ERIC Number: ED350149
Record Type: RIE
Publication Date: 1991-Apr
Reference Count: 0
Scientific Reasoning in Elementary School: Developmental and Individual Differences.
Pre-adolescent children are generally characterized as incapable of applying scientific reasoning to test a causal relation. This paper describes research on children's scientific reasoning which shows that pre-adolescent children do have some systematic scientific reasoning skills. The subjects of this study were 260 second through fourth grade students and 34 adults in Munich, Germany. In the first part of the study, "Hypothesis Testing," students were asked it they can generate and recognize adequate experimental test strategies, and whether they can adopt hypothetical stance to predict outcomes on the basis of a hypothesized causal relation. In the second part, "Interpreting Evidence," children were shown information indicating whether a particular dimension was related to an outcome, and were asked to judge the causal relation and to justify their judgement. From the results, it is concluded that children do understand some of the requirements of an experimental test, at least by third grade. Specifically, they know that one must vary the dimension of interest. By fourth grade, children also understand that one must control other variable dimensions. The conclusion drawn from the second part of the experiment is that by third grade children can propose a contrastive empirical test and can accurately use information as evidence about a causal relation. By fourth grade they can adopt a "hypothetical" perspective to discuss how an outcome will vary if a potential cause is or is not relevant. (PR)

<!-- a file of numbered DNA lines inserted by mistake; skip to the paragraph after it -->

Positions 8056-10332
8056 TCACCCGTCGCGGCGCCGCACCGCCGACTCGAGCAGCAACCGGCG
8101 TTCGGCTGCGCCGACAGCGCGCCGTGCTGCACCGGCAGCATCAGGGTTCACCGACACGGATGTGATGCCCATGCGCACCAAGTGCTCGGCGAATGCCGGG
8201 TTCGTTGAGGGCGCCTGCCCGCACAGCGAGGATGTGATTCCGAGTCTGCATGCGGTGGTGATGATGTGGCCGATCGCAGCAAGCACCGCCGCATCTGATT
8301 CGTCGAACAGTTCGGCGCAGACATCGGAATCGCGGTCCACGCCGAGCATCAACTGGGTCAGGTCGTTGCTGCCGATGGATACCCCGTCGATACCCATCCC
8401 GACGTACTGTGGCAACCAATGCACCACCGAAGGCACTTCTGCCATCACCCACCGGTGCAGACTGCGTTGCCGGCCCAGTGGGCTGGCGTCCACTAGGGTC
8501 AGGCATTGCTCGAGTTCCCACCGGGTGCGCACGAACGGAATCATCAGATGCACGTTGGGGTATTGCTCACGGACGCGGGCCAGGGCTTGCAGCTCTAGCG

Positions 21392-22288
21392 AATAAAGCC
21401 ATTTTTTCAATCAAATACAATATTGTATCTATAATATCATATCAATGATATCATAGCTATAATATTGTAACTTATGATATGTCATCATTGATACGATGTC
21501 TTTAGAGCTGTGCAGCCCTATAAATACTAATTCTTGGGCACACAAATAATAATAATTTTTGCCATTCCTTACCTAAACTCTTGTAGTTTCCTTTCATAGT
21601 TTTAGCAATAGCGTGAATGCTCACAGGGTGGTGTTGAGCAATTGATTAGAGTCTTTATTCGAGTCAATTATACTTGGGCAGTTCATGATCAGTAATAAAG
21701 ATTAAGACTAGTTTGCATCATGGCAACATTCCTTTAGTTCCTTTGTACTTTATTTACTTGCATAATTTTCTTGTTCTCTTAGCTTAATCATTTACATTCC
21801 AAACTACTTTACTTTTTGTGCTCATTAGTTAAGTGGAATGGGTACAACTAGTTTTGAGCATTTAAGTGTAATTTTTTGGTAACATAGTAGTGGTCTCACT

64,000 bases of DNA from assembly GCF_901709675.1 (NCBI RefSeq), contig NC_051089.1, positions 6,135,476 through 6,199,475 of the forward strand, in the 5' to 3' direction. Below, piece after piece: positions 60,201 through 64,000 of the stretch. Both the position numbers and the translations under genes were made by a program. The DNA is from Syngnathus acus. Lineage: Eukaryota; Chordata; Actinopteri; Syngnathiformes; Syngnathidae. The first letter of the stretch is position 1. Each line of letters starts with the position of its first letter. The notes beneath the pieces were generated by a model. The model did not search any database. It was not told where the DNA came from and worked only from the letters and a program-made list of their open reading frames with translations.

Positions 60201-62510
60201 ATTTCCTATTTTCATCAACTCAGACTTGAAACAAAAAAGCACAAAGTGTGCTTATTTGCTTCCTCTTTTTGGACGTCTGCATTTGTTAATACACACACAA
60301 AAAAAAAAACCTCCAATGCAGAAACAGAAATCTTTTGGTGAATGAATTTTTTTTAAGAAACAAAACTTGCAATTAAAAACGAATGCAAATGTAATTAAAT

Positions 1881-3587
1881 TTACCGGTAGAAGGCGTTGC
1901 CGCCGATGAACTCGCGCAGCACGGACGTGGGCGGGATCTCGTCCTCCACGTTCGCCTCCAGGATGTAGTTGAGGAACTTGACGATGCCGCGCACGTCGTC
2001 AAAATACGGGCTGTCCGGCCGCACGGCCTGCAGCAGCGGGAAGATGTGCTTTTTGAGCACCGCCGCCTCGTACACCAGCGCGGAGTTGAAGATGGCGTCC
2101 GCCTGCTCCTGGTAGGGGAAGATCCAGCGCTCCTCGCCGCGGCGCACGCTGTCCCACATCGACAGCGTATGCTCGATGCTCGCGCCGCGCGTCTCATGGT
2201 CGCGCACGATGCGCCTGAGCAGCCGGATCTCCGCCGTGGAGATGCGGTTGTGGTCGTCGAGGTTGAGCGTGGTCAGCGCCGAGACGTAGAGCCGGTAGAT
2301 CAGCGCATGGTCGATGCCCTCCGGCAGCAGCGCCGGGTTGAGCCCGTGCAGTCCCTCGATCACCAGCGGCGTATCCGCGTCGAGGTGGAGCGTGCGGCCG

Publication Type: Reports - Research
Education Level: N/A
Authoring Institution: Max-Planck-Inst. for Psychological Research, Munich (West Germany).
Identifiers: Science Process Skills; Scientific Thinking
Note: Talk presented at the Symposium on Scientific Thinking, SRCD (Seattle, WA, December 1991).